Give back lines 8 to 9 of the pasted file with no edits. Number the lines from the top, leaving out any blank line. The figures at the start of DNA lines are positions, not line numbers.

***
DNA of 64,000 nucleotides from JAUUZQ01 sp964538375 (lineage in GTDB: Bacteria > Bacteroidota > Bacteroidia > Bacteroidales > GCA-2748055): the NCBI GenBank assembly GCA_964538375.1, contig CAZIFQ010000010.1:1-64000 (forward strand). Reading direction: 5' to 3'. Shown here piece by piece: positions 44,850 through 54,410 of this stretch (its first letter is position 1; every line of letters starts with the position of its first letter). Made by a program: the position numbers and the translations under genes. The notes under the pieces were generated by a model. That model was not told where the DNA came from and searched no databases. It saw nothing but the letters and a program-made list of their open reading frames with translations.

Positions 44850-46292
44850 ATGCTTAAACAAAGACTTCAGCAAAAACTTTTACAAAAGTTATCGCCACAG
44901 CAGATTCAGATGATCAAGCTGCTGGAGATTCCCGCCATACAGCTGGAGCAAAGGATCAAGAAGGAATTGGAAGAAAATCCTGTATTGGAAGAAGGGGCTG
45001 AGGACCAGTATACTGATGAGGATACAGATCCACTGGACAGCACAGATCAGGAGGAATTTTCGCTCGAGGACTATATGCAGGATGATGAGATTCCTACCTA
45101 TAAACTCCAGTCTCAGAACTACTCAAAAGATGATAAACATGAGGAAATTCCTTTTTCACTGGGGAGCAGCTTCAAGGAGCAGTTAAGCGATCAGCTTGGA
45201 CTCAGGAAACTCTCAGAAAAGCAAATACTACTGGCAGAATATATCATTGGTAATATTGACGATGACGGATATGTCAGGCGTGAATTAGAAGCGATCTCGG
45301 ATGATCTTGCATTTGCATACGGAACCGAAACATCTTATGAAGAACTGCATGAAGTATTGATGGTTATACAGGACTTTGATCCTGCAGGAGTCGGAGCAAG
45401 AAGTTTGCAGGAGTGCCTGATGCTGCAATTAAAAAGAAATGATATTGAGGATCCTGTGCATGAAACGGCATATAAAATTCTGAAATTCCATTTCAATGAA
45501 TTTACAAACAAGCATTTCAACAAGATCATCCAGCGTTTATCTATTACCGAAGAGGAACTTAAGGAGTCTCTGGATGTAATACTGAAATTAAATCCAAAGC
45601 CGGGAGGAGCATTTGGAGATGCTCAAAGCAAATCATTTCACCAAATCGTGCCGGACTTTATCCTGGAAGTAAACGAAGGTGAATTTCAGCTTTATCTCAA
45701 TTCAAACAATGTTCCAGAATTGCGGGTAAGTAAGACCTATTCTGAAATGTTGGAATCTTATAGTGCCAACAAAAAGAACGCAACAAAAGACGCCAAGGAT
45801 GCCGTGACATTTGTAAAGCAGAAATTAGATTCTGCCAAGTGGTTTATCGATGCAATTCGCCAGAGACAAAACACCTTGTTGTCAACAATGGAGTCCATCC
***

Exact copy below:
45301 ATGATCTTGCATTTGCATACGGAACCGAAACATCTTATGAAGAACTGCATGAAGTATTGATGGTTATACAGGACTTTGATCCTGCAGGAGTCGGAGCAAG
45401 AAGTTTGCAGGAGTGCCTGATGCTGCAATTAAAAAGAAATGATATTGAGGATCCTGTGCATGAAACGGCATATAAAATTCTGAAATTCCATTTCAATGAA